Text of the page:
They'd be waving signs, of course! Hundreds of signs! I cut out a few, requested the correct calligraphy from Karen's husband, Tharwat, incorporated the Arabic, and finally I was ready to march on with the others, through the rest of the white pages still piled up on my desk.

Facts: 1- Once one starts, continuing gets easier. 2- One page leads to the next. 3-If the page before doesn't look all that bad, the courage kicks in pretty readily for the next one. 4- As the white pages dwindle down, the excitement builds. Usually, as the book progresses to the finish, I just can't wait to see what will happen next, so that hurrying along becomes almost a wind-driven compulsion, and that makes working very much easier.

Then, even by the time the crowds reached the front wall of the library building, I couldn't wait to begin incorporating those 500 alphabets into my photo-montages.

And so, I suppose one could say that, even in the face of these past 5,012 years, the rest of my story is history.

For next time: what I cut to make it happen.




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The Kirkus reviewer who gave Hands Around the Library: Protecting Egypt’s Treasured Books a star also coined this phrase, which elegantly captures the heart of our story. Young people in Alexandria, Egypt, in 2011 so valued the opportunities offered by their immense and glorious Library that they held hands around it during protest marches in 2011, symbolically protecting the Bibliotheca Alexandrina from anyone who might threaten either its fragile glass façade or the knowledge and freedom nurtured inside.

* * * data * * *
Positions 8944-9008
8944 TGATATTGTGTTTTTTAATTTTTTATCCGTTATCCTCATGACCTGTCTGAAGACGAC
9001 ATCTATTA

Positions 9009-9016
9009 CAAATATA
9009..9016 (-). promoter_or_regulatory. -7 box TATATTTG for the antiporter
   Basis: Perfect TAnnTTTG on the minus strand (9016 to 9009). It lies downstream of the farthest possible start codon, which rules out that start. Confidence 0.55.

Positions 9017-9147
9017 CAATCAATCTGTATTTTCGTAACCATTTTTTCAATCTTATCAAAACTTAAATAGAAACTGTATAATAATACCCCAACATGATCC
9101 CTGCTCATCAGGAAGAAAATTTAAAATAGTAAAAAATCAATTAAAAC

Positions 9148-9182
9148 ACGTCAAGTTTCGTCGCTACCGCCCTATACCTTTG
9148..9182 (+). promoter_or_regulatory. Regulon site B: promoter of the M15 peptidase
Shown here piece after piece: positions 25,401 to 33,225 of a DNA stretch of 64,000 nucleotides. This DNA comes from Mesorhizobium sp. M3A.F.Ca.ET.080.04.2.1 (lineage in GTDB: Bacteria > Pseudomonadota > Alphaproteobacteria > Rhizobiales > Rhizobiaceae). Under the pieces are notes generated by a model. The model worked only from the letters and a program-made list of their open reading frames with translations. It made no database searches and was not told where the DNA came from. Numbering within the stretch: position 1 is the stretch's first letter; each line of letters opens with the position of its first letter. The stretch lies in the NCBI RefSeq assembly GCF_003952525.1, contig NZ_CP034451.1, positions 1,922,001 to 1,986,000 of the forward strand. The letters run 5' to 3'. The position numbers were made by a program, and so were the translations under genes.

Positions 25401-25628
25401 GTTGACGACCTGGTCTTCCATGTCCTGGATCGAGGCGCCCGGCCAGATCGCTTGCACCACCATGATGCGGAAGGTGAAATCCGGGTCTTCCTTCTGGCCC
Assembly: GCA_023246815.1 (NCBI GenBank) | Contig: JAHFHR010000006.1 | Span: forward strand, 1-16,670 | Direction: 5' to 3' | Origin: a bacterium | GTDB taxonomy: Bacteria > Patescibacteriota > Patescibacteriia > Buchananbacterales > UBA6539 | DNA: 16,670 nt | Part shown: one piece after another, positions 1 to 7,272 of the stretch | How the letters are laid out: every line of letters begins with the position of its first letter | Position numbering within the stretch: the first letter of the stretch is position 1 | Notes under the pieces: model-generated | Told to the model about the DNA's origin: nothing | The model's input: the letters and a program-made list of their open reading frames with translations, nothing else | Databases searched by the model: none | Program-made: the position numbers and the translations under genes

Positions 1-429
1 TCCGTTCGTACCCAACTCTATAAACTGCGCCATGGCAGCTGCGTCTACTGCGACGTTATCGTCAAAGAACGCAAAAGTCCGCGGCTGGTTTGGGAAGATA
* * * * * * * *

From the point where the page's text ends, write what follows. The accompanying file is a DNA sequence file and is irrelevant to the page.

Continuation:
Library director Ismail Serageldin eloquently praised the young protesters on the Library website for demonstrating the “moral power of nonviolence.” Within days of the revolution, the Library became the place where Egyptians could gather to discuss and reflect. Within two weeks of the resignation of Hosni Mubarak as president of Egypt on February 11, 2011, the Library hosted 600 young people from Egypt and the Arab World at large to discuss active citizenship and the future of institutions, voting, elections, political parties and civil society. The proceedings were shared via Facebook, Twitter, YouTube and Flickr. “I have unlimited confidence in Egypt’s youth,” said Dr. Serageldin. “It is the dawn of a new day.”

Hands Around the Library celebrates a signature moment in the Egyptian revolution and the Arab Spring, when young and old, Muslim and Christian held hands to protect their cherished Library. “We are one hand!” they shouted.

We invite you to relive that moment in the words and art of our book. Contemplate the broad expanse of history from the days when the ancient Library (300 BCE to 400 CE) was a world center of learning to our own day, when libraries continue to advance knowledge and stimulate the imagination. “A library outranks any other one thing a community can do to benefit its people. It is a never failing spring in the desert,” said Andrew Carnegie. The young protesters in Egypt believed that in their souls.